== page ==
SLR - September 2014 - Alexander R. Pérez
Preoperative Radiographic and CT Findings Predicting Syndesmotic Injuries in Supination-External Rotation-Type Ankle Fractures
Reference: Young, Choi MD; Soon-Sun Kwon, PhD; Chin Youb Chung, MD, PhD; Moon Seok Park, MD, PhD; Seong Yeol Lee, MD; Kyoung Min Lee, MD. Preoperative Radiographic and CT Findings Predicting Syndesmotic Injuries in Supination-External Rotation-Type Ankle Fractures. J Bone Joint Surg Am, 2014 Jul 16;(96)14:1161-1167.
Scientific Literature Review
Reviewed By: Alexander R. Pérez, DPM
Residency Program: Englewood Hospital and Medical Center
Podiatric Relevance: The standard of care in evaluating syndesmotic injuries in the presence of ankle fractures is the intraoperative stress test. Given the intraoperative necessity of the test and its inherent subjectivity, an objective preoperative evaluation is needed. This study sought to identify the factors leading to syndesmotic injury. The authors hypothesized that fibular bone mineral density, determined by attenuation seen on CT, fibular fracture height from ankle joint line, and concurrent deltoid ligament injuries would contribute to syndesmotic injuries.
Methods: This retrospective Level II study consisted of 191 patients with SER-type ankle fracture (as per the Lauge-Hansen Classification system) who had undergone operative treatment. Preoperative ankle radiographs and CT imaging were obtained for all patients. After demographic stratification, patients were further divided into two groups – a stable syndesmotic group and an unstable syndesmotic group. Positive lateral stress test was confirmed for all patients intraoperatively. On CT, fracture height, fracture length, medial joint space, extent of fractures and osseous attenuation were evaluated. On plain radiographs, fracture height and medial joint space were evaluated. Binary logistic regression analysis was performed in order to determine which factors were statistically significant contributors in unstable syndesmotic injuries in SER-type ankle fractures.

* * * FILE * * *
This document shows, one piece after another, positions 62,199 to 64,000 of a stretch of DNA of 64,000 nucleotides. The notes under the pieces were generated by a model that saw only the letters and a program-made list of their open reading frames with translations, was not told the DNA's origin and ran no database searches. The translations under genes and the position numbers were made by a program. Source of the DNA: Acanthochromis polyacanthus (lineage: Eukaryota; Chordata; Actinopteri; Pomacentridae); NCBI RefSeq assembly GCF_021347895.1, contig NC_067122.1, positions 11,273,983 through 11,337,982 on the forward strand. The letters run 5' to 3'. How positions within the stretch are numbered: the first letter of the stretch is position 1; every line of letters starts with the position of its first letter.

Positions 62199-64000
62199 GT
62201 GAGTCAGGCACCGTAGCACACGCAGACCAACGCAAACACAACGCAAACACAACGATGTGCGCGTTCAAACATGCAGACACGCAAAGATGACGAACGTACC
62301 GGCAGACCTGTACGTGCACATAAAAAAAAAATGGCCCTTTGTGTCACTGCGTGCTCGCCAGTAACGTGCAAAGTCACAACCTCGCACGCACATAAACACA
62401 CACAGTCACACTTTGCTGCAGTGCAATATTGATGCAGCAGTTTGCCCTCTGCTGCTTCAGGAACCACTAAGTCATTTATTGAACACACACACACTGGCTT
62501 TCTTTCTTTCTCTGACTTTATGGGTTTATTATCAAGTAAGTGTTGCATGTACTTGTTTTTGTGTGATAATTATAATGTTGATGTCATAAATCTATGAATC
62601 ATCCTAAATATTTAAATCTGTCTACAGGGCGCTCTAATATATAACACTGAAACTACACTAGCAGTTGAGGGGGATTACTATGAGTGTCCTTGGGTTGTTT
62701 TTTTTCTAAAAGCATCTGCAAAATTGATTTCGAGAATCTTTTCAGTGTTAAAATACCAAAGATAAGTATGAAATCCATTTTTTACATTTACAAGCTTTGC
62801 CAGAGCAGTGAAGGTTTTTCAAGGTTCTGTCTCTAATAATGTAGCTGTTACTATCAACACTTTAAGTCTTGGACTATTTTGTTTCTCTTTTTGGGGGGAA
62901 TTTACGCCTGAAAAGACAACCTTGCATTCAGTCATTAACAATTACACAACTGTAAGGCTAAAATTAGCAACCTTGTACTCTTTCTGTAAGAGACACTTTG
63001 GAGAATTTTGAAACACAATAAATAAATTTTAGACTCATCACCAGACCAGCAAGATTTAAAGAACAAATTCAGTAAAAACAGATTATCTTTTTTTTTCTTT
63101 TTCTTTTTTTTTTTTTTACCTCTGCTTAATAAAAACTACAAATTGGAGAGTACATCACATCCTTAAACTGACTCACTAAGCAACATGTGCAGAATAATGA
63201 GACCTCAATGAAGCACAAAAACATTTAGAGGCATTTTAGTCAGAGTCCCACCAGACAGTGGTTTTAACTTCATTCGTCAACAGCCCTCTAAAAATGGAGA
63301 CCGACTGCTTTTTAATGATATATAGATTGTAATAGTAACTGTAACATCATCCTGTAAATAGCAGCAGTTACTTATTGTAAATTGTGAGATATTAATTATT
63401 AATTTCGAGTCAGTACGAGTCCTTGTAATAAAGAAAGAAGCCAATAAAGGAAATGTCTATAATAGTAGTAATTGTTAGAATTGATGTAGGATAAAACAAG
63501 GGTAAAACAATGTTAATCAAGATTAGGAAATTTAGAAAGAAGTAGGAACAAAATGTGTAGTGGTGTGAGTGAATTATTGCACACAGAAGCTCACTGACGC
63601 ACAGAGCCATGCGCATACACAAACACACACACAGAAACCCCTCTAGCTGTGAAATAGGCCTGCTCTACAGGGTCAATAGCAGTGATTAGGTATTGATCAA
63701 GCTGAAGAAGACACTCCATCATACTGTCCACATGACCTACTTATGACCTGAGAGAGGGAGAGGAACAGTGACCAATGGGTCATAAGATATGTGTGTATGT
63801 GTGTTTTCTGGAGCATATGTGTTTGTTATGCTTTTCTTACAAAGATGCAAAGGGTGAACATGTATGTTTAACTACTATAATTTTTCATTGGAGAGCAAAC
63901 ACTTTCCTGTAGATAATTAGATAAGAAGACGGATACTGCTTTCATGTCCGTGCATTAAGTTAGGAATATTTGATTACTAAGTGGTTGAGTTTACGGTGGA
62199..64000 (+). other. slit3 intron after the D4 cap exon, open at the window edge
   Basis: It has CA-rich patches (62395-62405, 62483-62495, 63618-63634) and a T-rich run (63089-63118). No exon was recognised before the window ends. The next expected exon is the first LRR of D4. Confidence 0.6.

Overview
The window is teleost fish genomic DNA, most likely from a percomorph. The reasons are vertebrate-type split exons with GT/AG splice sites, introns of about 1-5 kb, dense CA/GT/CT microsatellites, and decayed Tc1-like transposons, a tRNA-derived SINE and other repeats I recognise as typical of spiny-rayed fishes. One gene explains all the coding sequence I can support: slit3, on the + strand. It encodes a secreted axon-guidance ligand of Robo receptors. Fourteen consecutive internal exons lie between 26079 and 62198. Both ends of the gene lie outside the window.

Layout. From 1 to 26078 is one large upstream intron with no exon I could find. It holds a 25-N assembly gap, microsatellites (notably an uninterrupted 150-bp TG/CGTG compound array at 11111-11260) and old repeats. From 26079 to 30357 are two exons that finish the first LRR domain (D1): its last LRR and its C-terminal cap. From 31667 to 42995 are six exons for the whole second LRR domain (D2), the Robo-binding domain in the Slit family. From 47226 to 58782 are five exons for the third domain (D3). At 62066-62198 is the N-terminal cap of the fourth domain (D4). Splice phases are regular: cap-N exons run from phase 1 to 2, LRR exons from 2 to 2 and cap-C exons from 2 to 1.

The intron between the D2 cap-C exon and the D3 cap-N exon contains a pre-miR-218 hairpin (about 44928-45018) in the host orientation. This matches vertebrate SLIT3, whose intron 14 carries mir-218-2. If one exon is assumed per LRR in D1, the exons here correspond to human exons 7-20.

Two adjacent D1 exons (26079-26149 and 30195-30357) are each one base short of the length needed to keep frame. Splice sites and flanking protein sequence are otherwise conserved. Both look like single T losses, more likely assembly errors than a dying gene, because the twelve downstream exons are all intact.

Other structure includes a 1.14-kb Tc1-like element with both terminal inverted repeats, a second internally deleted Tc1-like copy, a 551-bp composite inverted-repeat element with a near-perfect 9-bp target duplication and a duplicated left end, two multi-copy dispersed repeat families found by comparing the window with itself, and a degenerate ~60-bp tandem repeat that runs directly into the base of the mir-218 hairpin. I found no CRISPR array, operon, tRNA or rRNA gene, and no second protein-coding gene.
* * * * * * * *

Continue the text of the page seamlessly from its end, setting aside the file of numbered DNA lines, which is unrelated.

Results: Patient mean age at time of surgery was 50.7 ± 16.4 years. There were 104 male and 87 female patients included in the study. Of this cohort, 38 (19.9 percent) patients had a syndesmotic injury that underwent syndesmotic fixation and open reduction with internal fixation. Statistically significant contributing factors to formation of unstable syndesmotic injuries in SER-type injuries were observed on CT imaging for all of the following: unstable and stable syndesmotic groups, age, sex, the proportion of high-energy trauma, fracture height on CT, medial joint space on CT, and bone attenuation of the medial and lateral malleoli. Differences in fracture height and medial joint space were also statistically significant on plain radiographs. Cutoff factors for predicting unstable syndesmotic injuries in SER-type fractures were as follows: a fracture height of > 3mm on CT, a medial joint space of > 4.9mm on CT, a fracture height of > 7mm on radiographs and a medial joint space of > 4.5 mm on radiographs.
Conclusions: In considering whether syndesmotic fixation is needed for SER-type ankle fractures, the authors concluded that fracture height, medial joint space and bone attenuation on CT imaging and plain radiograph were the significant preoperative factors to take into account. In addition the authors noted that compared with the stable syndesmotic group, the unstable syndesmotic group had a propensity toward young male patients injured by a high-energy trauma. Consequently, when evaluating SER-type ankle injuries the authors recommend evaluating for syndesmotic injury in young male patients with high-energy trauma, especially when the lateral malleolar fracture line begins > 7mm proximal to the ankle joint line or the medial joint space is > 4.5mm wide on radiographs.